Read 'n' Feed is the only food pantry in Pendleton.  If people cannot make it to the trailer stop, we welcome them to the library where they can visit the pantry to get food for the week.  Local food drives always give their donations to the library.  We benefit from the post office's Stamp Out Hunger, the Boy Scouts' Scouting for Food, and drives held at the school. In December, our Food for Fitness program stocks the pantry with hundreds of items.

We have established genuine relationships with our patrons on Read 'n' Feed.  We know their struggles, and we want Read 'n' Feed to be a positive and consistent service they can count on.  We treat every single patron with respect.  We don't want to see anybody's driver's license, SNAP benefits card, or anything like that.  If you are on the trailer taking food, we assume you need it.  No questions asked.

Read 'n' Feed is so much more than a food pantry and bookmobile, both for us and for our patrons.

Inclusion Corner- Braille Enhanced StoryWalks
by Stephanie Wambaugh

Does your library or community host a StoryWalk®? If so, you already know that StoryWalk® is a fun, educational activity that places a children’s story along a popular walking route as a way to inspire parents, teachers, and caregivers to take young children out of doors for physical activity and to learn. In Michigan, we decided to take this concept to the next level by adding braille to the traditional StoryWalk® model to create what we now call “Braille Enhanced StoryWalk”. By including braille, libraries help embrace accessibility and equal access to information and create community conversations about disability awareness.

This program is brought to Michigan Public Libraries by the Library of Michigan, the Braille and Talking Book Library (BTBL), and the Department of Education— Low Incidence Outreach (MDE-LIO). Thanks to the successful collaboration between these 3 departments, each year for the past three years, around 35 Public Libraries in Michigan received Braille Enhanced StoryWalks®!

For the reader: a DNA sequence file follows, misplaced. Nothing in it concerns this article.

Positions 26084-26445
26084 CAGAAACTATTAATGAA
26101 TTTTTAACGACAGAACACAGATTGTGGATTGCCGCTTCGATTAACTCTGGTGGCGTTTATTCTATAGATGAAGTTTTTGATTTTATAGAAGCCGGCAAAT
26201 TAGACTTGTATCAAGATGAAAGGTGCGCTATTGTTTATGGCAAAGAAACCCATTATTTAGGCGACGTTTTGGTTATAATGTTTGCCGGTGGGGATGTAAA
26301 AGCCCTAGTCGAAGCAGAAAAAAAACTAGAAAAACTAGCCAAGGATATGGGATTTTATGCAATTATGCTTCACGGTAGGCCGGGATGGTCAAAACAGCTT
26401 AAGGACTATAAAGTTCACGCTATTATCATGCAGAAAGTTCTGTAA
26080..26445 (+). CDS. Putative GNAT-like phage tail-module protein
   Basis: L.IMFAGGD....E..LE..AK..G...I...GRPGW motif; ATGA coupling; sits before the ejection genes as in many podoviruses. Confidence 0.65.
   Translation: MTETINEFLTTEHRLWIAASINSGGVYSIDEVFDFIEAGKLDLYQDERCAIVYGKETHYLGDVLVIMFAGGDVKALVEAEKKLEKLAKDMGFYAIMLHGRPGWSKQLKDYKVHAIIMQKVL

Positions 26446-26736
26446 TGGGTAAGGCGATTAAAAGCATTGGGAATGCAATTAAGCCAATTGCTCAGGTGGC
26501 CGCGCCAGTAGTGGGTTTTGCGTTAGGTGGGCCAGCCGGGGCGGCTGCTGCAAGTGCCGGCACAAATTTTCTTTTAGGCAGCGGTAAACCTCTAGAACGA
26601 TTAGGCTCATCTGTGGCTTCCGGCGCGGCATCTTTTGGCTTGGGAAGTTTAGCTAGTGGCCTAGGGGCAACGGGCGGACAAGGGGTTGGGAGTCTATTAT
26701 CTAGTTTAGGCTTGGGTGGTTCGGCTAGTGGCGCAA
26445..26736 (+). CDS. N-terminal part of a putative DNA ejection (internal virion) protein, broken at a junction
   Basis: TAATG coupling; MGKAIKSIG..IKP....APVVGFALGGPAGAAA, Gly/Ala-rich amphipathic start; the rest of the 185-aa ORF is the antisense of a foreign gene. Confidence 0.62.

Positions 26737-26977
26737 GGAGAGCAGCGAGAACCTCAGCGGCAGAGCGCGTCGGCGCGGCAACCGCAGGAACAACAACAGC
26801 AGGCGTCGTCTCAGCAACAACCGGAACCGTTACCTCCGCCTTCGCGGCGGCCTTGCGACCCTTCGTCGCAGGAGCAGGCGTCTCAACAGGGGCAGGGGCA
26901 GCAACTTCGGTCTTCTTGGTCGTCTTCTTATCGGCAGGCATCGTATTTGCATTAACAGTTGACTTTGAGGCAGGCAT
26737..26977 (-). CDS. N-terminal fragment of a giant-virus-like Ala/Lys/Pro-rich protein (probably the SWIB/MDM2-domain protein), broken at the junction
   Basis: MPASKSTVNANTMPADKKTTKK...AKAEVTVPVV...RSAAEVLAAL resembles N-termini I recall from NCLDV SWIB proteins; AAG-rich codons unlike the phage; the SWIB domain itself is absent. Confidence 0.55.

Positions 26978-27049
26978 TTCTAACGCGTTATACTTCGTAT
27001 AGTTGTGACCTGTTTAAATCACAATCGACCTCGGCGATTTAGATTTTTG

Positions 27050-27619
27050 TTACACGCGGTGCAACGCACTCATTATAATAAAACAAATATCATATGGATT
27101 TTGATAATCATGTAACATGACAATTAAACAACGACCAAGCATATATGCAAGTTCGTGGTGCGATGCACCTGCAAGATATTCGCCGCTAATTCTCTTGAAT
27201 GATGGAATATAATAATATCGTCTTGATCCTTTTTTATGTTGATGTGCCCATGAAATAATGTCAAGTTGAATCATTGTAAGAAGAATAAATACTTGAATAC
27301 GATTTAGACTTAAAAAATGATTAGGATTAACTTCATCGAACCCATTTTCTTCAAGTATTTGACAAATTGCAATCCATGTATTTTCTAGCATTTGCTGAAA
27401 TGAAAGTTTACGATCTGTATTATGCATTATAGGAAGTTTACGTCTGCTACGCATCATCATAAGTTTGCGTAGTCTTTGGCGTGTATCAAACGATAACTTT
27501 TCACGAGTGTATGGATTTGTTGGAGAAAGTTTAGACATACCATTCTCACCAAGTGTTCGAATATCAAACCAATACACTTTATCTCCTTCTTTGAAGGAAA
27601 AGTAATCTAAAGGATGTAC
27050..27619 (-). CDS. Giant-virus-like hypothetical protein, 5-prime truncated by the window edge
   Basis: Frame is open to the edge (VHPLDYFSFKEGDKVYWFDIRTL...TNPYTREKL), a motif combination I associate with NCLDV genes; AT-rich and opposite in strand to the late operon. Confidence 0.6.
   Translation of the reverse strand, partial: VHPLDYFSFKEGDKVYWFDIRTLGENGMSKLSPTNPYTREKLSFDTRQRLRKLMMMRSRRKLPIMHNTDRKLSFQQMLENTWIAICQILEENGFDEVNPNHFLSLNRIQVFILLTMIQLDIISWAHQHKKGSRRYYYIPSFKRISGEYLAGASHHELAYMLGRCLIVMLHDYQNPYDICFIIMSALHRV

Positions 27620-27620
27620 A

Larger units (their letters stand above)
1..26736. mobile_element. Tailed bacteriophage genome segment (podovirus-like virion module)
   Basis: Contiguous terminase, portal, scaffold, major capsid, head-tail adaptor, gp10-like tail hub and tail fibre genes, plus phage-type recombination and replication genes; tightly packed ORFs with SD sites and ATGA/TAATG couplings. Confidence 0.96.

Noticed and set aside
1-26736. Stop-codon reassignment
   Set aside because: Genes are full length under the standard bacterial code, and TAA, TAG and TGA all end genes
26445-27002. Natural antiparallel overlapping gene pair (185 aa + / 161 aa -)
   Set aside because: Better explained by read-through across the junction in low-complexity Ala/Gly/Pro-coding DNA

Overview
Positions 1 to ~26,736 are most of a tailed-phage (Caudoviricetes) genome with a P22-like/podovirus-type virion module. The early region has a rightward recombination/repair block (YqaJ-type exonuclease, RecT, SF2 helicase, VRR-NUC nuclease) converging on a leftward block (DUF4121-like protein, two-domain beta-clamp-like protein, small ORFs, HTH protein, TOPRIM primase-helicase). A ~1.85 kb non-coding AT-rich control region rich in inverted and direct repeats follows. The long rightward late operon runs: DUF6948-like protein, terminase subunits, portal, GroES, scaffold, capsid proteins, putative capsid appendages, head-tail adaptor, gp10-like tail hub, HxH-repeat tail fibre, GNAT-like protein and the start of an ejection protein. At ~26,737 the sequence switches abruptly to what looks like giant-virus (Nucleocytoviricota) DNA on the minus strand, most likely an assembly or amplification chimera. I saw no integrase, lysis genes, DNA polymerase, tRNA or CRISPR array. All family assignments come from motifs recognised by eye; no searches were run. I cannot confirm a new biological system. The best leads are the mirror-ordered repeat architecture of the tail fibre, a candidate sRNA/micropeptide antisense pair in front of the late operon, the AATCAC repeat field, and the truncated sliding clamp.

We offer this program on a first come- first served basis with an emailed sign-up. Multiple books are selected for the project, of which at least 1 fits with the CSLP summer reading theme for the year. Public libraries then have the choice of which title they would like for their Braille Enhanced StoryWalk. The books are purchased, debound, laminated, and the braille sticker is then placed over the laminated pages. Public libraries only need to provide poster board and stakes to then attach the pre-laminated and brailled story along their chosen community path. The project is funded through grants from the Institute of Museum and Library Services (IMLS) administered by the Library of Michigan.

The impact results for this project have been quite impressive with a combined service area of all participating locations totaling 1,793,850 people in 2017 and 2,636,495 people in 2018 (2019 numbers are still out). 100% of participating libraries said it improved their ability to provide services to the public in 2017. In 2018, the Detroit Public library said, ““Customers like feeling the braille! Even the mounted police officer and her horse checked it out!” Overall, we have had very positive responses to this project, both from public libraries and the general public.

What is on the horizon for CSLP?

2019: Theme/Space; Slogan/”A Universe of Stories” Artist/Leeza Hernandez

2020: Theme/Fairytales, Mythology, Fantasy; Slogan/”Imagine Your Story” Artist/LeUyen Pham

2021: Theme/Animals; Slogan/”Tails and Tales” Artist/Salina Yoon

2022: Theme/World-Social Justice-Unity-Kindness-Inclusion-Change-Diversity-Equity-Make a difference-Embrace different cultures; Slogan/”All Together Now” Artist/Sophie Blackall